First things first, you are dealing with technology that you most likely are not familiar with, at least not enough to repair yourself. Inverters and panels can break, electrical lines can be damaged, and parts can be faulty. You may not be thinking this is a major issue when deciding what solar company to choose, but that changes quickly after installation.
If you plan on purchasing panels, most solar company DO NOT maintain the panels, but offer a manufacturer's warranty (standard with any panels) for 25 years. This means that the solar company is not held responsible and WILL NOT fix parts unless otherwise specified. If you are planning on leasing or signing up for a power purchase agreement, most solar companies will provide some maintenance, but what level and for how long depend on the solar company. It is very important to find out this information before signing a contract.
Most solar companies will insure their work around roof intrusions for one year, and some will insure their work for longer. Other solar companies will force you to add the solar onto your homeowner's insurance so that if anything happens to your roof, your homeowner's insurance is responsible. This is risky because your insurance will increase and you will be forced to pay the deductible (if you have one) should your roof ever need work.
There are thousands of solar companies out there, but the surprising fact is that most of them are only sales or installation companies for a larger financier. The danger in subcontracting, especially in solar, is in cases of property damage, expectations set at signing, and customer care after installation. Typically, your contract is with the financier and you have agreed to their terms (no matter what your sales person may have said). Remember, if it's not in the contract you signed, it isn't valid. In cases of roof or property damage, the installers are typically held responsible. This is where the first problem occurs. Installers are paid to do installations, so their priority will never be to fix a problem on a previous installation since they will make no money for it. Also, if it's a small company and they go out of business, you may have an even harder time trying to get your problem attended to (remember these panels are supposed to work for 30-35 years).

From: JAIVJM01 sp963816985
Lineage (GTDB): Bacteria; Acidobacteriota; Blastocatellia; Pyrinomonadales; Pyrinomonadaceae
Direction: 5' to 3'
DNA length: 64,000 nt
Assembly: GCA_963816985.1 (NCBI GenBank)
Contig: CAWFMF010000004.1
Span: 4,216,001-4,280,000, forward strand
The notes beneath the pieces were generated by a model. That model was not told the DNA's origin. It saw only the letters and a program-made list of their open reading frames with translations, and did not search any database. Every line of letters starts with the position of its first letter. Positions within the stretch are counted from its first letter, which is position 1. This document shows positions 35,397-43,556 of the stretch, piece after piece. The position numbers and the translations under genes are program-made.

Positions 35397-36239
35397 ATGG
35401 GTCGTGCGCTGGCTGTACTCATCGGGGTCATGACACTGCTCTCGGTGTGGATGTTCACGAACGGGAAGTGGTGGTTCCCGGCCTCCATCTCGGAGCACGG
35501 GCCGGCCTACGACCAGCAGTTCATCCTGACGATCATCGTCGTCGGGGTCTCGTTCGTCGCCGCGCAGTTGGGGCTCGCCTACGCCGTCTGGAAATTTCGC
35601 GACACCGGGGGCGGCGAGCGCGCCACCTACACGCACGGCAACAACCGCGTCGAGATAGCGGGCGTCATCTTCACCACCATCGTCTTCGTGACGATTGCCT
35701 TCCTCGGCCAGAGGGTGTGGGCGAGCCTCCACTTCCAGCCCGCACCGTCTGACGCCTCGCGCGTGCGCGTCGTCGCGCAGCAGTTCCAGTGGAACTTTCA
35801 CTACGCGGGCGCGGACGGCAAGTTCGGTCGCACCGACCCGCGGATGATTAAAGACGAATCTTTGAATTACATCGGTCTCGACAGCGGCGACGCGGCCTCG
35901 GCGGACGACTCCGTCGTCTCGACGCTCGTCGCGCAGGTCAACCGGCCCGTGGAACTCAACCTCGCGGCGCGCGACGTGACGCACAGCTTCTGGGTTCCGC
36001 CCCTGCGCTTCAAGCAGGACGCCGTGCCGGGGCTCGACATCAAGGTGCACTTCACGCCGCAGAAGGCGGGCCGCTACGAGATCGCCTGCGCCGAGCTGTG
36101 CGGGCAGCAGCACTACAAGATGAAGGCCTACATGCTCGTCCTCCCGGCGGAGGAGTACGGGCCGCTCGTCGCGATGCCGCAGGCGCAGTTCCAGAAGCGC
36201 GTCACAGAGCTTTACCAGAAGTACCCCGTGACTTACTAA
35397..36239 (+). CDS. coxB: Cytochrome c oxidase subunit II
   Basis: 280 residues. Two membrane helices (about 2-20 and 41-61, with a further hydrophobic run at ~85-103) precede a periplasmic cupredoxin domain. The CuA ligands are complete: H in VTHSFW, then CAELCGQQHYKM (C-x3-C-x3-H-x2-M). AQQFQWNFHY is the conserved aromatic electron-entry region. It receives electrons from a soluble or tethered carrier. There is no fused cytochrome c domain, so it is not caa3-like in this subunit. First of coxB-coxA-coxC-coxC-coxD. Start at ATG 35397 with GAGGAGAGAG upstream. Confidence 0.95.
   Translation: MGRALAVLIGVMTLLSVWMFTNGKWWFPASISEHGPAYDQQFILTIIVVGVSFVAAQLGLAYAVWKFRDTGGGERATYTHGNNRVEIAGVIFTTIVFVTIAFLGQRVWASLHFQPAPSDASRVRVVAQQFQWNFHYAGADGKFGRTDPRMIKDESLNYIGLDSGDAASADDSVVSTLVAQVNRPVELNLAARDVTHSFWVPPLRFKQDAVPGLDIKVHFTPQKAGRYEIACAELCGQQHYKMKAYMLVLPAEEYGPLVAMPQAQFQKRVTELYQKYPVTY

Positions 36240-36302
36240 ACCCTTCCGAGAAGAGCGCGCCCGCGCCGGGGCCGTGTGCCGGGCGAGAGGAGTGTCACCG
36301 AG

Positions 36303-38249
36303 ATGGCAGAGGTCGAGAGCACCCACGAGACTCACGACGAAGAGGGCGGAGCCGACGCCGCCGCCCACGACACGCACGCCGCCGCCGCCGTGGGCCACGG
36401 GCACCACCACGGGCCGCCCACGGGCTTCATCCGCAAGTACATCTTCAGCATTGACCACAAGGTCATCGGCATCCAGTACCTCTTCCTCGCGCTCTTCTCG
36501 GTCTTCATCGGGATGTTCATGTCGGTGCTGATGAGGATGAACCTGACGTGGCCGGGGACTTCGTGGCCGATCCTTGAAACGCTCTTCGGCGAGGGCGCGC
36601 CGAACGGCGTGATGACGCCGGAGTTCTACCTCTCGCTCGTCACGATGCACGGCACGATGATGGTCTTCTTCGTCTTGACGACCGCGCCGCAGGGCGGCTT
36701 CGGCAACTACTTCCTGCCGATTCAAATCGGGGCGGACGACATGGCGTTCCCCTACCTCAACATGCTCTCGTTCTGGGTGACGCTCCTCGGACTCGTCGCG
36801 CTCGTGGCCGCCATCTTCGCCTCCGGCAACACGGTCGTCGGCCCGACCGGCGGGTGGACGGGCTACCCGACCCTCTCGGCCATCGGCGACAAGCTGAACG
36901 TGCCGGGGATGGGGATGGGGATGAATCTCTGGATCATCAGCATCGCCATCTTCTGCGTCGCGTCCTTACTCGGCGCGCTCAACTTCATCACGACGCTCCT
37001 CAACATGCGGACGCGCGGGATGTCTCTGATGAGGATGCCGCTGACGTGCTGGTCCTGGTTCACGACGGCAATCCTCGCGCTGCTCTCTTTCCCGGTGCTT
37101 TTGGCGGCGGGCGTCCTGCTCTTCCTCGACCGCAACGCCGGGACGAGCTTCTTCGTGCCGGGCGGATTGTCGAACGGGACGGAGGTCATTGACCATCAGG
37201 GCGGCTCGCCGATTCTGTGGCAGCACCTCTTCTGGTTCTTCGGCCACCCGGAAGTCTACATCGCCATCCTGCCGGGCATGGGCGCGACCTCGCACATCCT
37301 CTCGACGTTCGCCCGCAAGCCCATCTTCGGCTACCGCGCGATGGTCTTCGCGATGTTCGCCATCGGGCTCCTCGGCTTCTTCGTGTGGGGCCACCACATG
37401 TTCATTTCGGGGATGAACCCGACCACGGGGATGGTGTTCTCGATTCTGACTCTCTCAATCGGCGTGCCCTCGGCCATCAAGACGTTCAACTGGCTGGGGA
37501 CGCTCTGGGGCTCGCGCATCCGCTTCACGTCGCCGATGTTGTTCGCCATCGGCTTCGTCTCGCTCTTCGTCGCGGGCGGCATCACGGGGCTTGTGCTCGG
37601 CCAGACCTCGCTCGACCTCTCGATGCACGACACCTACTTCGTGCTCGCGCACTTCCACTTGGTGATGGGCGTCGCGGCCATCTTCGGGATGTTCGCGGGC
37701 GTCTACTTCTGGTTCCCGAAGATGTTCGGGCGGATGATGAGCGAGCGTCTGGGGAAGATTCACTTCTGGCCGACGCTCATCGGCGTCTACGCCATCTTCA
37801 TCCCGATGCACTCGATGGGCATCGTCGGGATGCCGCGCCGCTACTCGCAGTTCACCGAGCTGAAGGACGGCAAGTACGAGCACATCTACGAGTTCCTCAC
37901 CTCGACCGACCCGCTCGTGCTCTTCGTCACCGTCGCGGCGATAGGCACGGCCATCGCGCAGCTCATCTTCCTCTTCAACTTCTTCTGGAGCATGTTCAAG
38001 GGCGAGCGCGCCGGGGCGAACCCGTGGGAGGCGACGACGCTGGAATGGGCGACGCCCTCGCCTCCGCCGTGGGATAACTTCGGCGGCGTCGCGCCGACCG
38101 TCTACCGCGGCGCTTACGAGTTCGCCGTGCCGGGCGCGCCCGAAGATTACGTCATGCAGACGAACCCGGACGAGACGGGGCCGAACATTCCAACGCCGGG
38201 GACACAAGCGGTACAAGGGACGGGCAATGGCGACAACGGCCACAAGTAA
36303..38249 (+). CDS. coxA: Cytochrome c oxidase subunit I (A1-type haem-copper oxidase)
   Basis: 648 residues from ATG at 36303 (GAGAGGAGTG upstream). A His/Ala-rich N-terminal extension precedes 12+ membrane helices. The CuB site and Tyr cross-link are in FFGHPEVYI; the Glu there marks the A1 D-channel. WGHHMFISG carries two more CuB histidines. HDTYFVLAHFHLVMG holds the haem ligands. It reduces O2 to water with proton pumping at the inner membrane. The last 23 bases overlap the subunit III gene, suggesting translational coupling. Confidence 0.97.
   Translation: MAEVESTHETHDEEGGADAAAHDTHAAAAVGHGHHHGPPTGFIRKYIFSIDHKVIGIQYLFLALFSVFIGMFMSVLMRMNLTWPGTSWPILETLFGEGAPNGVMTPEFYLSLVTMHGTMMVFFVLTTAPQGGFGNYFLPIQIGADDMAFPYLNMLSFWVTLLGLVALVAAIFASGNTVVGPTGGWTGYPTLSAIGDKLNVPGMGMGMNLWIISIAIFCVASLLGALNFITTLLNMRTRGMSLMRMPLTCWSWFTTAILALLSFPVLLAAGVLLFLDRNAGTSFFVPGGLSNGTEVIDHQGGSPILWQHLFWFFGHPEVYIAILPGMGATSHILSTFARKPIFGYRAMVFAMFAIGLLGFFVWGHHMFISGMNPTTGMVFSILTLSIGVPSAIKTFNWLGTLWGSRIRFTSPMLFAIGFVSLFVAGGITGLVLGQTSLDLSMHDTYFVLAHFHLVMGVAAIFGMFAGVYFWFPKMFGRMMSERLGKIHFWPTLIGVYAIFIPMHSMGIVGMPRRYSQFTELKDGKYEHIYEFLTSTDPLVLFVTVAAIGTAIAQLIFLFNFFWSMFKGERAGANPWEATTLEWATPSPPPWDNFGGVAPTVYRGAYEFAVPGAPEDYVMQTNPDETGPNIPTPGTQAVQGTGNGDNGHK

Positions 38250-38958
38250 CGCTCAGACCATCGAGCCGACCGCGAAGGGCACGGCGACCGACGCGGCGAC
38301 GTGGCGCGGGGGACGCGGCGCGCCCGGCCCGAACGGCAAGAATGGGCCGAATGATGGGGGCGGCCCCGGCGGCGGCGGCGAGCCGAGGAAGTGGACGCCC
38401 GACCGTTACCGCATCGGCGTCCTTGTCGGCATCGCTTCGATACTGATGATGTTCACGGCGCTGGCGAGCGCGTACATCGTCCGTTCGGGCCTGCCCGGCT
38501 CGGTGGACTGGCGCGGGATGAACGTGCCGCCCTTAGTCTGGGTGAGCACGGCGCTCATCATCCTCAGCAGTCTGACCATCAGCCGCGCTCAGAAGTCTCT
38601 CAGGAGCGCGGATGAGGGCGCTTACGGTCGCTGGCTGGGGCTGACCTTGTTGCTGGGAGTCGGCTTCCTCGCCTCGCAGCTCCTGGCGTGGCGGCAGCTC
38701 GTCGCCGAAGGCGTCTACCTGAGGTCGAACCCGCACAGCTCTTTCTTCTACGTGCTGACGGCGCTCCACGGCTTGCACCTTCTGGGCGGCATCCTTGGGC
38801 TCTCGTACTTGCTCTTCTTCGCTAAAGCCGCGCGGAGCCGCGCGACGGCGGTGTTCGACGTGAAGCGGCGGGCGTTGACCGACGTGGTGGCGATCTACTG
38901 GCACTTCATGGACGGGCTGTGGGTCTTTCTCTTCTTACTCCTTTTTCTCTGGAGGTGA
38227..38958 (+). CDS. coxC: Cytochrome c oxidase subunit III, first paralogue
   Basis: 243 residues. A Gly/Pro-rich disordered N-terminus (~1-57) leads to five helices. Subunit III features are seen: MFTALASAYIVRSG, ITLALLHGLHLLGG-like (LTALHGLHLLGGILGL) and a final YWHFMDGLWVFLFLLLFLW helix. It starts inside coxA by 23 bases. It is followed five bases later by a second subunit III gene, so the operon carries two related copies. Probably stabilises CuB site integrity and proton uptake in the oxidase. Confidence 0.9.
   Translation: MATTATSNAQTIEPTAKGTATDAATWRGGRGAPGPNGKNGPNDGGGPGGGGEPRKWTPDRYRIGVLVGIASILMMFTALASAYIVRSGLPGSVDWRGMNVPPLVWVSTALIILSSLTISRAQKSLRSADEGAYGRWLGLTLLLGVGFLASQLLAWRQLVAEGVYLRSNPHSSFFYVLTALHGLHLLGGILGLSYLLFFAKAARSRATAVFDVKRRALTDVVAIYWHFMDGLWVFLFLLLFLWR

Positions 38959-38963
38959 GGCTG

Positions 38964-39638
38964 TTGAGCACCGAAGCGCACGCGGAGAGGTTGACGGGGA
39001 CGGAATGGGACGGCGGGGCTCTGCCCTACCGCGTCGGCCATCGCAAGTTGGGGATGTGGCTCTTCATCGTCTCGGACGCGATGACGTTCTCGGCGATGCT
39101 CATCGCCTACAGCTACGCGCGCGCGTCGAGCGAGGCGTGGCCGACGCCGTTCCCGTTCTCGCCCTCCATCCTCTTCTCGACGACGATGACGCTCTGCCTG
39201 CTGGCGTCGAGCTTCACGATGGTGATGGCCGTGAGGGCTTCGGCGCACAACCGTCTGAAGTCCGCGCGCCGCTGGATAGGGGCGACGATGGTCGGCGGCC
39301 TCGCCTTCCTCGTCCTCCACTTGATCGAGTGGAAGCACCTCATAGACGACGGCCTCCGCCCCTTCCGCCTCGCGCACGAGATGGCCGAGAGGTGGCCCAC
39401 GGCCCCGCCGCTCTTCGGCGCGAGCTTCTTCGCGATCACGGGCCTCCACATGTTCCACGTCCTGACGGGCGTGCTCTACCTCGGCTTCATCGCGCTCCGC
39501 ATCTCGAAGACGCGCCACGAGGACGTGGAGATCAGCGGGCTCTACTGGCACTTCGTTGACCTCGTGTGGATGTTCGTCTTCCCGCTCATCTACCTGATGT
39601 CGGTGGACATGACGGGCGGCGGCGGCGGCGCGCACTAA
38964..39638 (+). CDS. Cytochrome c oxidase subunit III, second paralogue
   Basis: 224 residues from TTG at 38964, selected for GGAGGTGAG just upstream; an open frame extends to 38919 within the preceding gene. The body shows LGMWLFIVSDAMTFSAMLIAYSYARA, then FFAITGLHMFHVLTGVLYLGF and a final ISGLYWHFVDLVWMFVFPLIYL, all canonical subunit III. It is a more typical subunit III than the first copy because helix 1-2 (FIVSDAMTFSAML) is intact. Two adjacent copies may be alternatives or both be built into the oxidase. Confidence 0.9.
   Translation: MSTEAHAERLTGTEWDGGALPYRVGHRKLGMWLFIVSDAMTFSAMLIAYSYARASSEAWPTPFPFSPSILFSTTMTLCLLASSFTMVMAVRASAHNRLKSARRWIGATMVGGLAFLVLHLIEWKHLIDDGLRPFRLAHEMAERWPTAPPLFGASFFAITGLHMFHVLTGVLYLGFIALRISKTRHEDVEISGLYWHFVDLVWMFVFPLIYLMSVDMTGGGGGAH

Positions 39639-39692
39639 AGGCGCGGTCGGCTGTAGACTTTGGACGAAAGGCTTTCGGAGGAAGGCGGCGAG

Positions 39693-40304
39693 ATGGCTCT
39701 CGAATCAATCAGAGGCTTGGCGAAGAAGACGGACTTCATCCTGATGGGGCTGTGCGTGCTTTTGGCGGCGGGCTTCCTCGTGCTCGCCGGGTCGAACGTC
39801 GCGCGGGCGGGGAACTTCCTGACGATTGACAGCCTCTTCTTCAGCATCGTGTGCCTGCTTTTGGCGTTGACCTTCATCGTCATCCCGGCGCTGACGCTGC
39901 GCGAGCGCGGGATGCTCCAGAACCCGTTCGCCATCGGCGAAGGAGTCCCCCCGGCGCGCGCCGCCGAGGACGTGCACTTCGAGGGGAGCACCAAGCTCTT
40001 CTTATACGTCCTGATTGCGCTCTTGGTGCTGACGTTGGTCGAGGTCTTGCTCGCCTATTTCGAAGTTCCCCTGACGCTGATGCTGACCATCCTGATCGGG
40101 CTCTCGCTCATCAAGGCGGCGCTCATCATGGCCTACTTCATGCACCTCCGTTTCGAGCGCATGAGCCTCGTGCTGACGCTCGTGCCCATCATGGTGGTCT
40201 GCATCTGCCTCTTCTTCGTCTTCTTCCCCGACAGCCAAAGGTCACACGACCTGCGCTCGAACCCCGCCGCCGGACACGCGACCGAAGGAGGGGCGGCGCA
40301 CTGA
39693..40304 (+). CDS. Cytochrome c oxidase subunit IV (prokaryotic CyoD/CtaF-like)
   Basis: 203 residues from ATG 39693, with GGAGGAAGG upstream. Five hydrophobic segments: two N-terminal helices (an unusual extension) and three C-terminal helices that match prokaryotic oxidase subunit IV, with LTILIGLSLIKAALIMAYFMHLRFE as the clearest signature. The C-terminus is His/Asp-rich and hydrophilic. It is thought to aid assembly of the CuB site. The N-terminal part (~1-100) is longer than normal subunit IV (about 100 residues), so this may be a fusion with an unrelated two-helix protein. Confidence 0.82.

Most solar companies have a clause in their contract stating that their financiers will take over. What does this mean? You will still pay your bill for a lease or power purchase agreement to this financier, but good luck getting maintenance or repairs on your panels. Unless the solar company has set aside private funds solely for the purpose of their customer's monitoring, maintenance, insurance, and repairs, your system will not be attended to.
Online is a good place to start when researching customer experiences with their solar company. It is important to keep in mind that most happy customers will say nothing, while unhappy customers tend to post on every blog available. That in mind, there is always a grain of truth to every complaint, no matter how exaggerated the customer may have been.